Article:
Ken_L said...

Obama insists on bringing 200,000 Syrian refugees to America over the next two years. Obama wasted billions of dollars to train five Syrian rebels. These are just two of the bare-faced lies I've read today by right-wingers. And the lies the Republican candidates have told repeatedly in the "debates" need no repetition.

The only thing that has ever restrained politicians and their boosters in the media from deliberate, sustained lying is a sense of social obligation - a feeling that honorable Americans don't do that kind of thing because ultimately America will be the poorer for it. Sadly, the right no longer cares about ethics in political discourse. They are desperate to win, and they will try to do it using any means they can.

Theo said...

McCarthy's fallacy has nothing to do with the word "or". In my reading of your post, the law is asking if the refugee under consideration was or will be persecuted for their religion (among other things). The key to the law is that somebody is being or is fearing persecution. The law has no test for what religion (or what race, nationality, etc.). Arguing over the word "or" is falling into McCarthy's trap of word salad clearly irrelevant both to his anti-Muslim agenda and to a more compassionate person's agenda.

Aunt Snow said...

Can I point out that even if McCarthy were right, which he's not, the Syrian refugees would still qualify, because they are being persecuted by ISIS because of their religion - because they do not share the same extremist cult of Islam that ISIS does. ISIS kills more Muslims than any other group.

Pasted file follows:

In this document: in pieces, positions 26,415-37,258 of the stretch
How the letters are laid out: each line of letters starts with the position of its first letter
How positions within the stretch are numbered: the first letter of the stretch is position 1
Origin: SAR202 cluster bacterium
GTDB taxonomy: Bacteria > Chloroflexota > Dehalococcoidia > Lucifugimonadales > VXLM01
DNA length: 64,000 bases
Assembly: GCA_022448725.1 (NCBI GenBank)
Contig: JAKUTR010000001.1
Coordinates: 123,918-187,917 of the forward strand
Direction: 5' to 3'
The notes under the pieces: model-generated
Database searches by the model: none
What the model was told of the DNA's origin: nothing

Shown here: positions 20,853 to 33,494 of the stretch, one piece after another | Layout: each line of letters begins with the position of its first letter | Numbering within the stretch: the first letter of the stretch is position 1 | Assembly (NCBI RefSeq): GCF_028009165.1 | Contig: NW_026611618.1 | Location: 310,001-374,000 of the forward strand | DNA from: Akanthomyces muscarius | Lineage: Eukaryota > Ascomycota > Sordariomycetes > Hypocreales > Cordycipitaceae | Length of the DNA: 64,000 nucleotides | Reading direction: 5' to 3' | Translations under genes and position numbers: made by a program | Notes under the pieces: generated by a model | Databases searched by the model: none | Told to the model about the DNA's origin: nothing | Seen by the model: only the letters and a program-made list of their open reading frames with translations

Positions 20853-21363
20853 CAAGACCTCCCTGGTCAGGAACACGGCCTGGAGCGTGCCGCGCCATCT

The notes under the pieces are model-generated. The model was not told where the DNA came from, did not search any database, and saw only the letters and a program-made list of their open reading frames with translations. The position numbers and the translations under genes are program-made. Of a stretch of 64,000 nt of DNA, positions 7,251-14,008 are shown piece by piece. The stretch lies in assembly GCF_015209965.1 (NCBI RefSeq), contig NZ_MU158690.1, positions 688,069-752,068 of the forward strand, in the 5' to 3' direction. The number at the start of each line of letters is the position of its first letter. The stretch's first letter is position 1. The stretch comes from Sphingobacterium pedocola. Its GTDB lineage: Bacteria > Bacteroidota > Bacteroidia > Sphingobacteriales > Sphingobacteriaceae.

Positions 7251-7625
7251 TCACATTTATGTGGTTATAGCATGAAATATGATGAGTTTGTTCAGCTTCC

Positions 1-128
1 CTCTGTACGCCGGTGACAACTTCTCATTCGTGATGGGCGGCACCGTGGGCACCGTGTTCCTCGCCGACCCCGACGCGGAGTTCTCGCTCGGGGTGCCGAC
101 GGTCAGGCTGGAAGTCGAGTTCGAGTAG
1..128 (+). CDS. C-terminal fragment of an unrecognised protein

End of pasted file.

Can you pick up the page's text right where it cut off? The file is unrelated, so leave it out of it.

giantslor said...

"I assume he knows he's bending the truth. But he's doing it in the service of a higher calling"

Well yeah, that's the entire M.O. of the right. And sometimes they just make shit up. Sometimes on Memeorandum I'll see a damning headline from a right-wing site and briefly be worried, but then I remember the source. I learned from reading conservative sites for years that all right-wingers are liars or idiots until proven otherwise.

Yastreblyansky said...

Theo's right to note that it's not just the ellipses, but that it isn't a "test" of whatever affiliation at all, but rather of persecutability. Hindus from Sri Lanka might qualify but not Hindus from India, Christians from Sudan but not Orthodox Christians from Ethiopia, etc.

What's important about the ellipses though is that they make it clear McCarthy knows he's lying. He makes up this stupid argument and he's perfectly aware that it's false at the simplest level, though he may not quite understand how deeply wrong it it. I always think for most skillful liars there's an element of belief that what they're saying is true. I can't imagine what McCarthy thinks he's up to, unless it's winning at some kind of game where he assumes everybody cheats.

Ten Bears said...

The more so as proper form is to blockquote sources, ellpses serve only to obfuscate. Properly placed they function well in creative writing but otherwise are flag to the author's ineptitude. It's an IT nightmare when paginating a large brief as by proper form they just shouldn't be there. I've tried many times to s'plain it, but they're lawyers, who know everything there is to know. Just ask em, they'll tell you so.

Ten Bears said...

The more so as proper form is to blockquote sources, ellpses serve only to obfuscate. Properly placed they function well in creative writing but otherwise are flag to the author's ineptitude. It's an IT nightmare when paginating a large brief as by proper form they just shouldn't be there. I've tried many times to s'plain it, but they're lawyers, who know everything there is to know. Just ask em, they'll tell you so.